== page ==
The last twelve months has seen a spike in IT security threats. As with so many of the issues businesses are currently facing, the pandemic is partly to blame. Increasing use of insecure networks and unauthorised personal devices by remote workers has been named as a major contributor to data breaches and malware incidents. Of course, old-fashioned human error is usually another component.
The evacuation of offices and other centralised workplaces has accelerated the trends toward mobile computing, remote observation and control systems, automation and edge computing. All of these trends expose increasing numbers of IoT devices to cybercriminal exploits. The majority of smart connected devices lack security measures because the risks were not appreciated when they were designed.
Fortunately, experts are predicting that 2021 will begin to see real action to rectify the inherent vulnerabilities of IoT and edge computing devices.
Why the IoT is at risk
Certainly, for most companies the primary threats remain the traditional ones; phishing emails, brute force password crackers, SQL injection, malware and of course data theft. However, traditional human networks and IoT devices are connected, so a weakness or failure in one can compromise the other. With more employees (and employers) suddenly working remotely the “attack surface” is bigger and many of its users naïve to unfamiliar threats.
Some managers are still unaware that wifi controlled thermostats, smartphone microphones and CCTV systems are IoT connected devices, and as such might be a security concern. Office printers are a more obvious security concern if the documents sent to them are confidential.
By hacking into smartphone microphones, CCTV cameras, or smart TV sets the potential exists for damaging espionage. A hacker could potentially spend months observing or listening to everything taking place between employees and either acquire valuable information directly, or learn the means to log into additional systems.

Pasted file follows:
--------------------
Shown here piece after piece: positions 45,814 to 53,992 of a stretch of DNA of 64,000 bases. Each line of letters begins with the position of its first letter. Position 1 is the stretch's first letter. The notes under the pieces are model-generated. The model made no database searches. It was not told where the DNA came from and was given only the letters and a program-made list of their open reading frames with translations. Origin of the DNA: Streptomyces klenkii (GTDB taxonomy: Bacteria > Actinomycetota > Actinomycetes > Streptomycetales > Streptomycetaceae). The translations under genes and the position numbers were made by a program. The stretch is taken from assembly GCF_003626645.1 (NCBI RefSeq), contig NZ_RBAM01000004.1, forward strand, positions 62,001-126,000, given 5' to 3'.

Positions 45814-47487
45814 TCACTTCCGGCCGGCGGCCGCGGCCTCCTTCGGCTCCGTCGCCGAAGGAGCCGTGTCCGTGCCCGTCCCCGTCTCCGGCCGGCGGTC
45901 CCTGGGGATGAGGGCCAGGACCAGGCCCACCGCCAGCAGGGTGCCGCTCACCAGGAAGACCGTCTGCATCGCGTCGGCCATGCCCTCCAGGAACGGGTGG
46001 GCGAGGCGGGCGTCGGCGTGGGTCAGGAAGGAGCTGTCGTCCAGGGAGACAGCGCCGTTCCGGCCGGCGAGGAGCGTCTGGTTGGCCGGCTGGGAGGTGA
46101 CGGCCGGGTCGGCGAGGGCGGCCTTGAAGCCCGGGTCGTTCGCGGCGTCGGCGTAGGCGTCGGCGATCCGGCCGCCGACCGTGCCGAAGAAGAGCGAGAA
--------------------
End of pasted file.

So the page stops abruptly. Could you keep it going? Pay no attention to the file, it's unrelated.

Sabotage is another serious concern. There were 50% more ransomware attacks in the third quarter of 2020 (data from Check Point Research) and although most still target data repositories they can also sabotage shop-floor systems. Many IoT devices can be hijacked to launch Denial of Service attacks against a third party. In the Mirai botnet hack of 2016, 150,000 cameras were used to block internet access across much of North America. If you have sensitive connected equipment, such as a robotic assembly line or vital refrigeration systems, and a hacker threatens a meltdown, will you pay the ransom?
Routers, file servers and other network equipment are also connected “things”. Firmware backdoors, which may exist by design or omission, provide opportunities for intruders to penetrate networks quietly and pose an “advanced persistent threat”.
A whole range of devices collect personal information that could be used to support identity theft. Fitness wearables provide health information, satnavs provide location information. Both help the intruder build your profile. Voice activated devices like Alexa could be used to order goods in your name. Smart meters could tell them when you are not at home. A “deep fake” is an extreme form of identity theft in which your face or voice is used to impersonate you. If that sounds far-fetched, it already happened: in 2017, numerous pornographic videos appeared seemingly featuring celebrities.
Although edge-computing devices connect less with centralised systems, they accumulate more data locally – potentially making those too a juicy target for sophisticated exploits.
The good news
Donald Trump achieved at least one good thing: in December 2020 he signed the Internet of Things Cybersecurity Improvement Act into law. This sets high standards for IoT devices for federal institutions but is also seen as setting new standards for IoT devices in general. Meanwhile, the EU is introducing its own Cybersecurity Act which allows the European Union Agency for Network and Information Security to demand IoT security improvements from manufacturers and system builders. In the meantime, network segmentation can reduce the risks posed by IoT devices.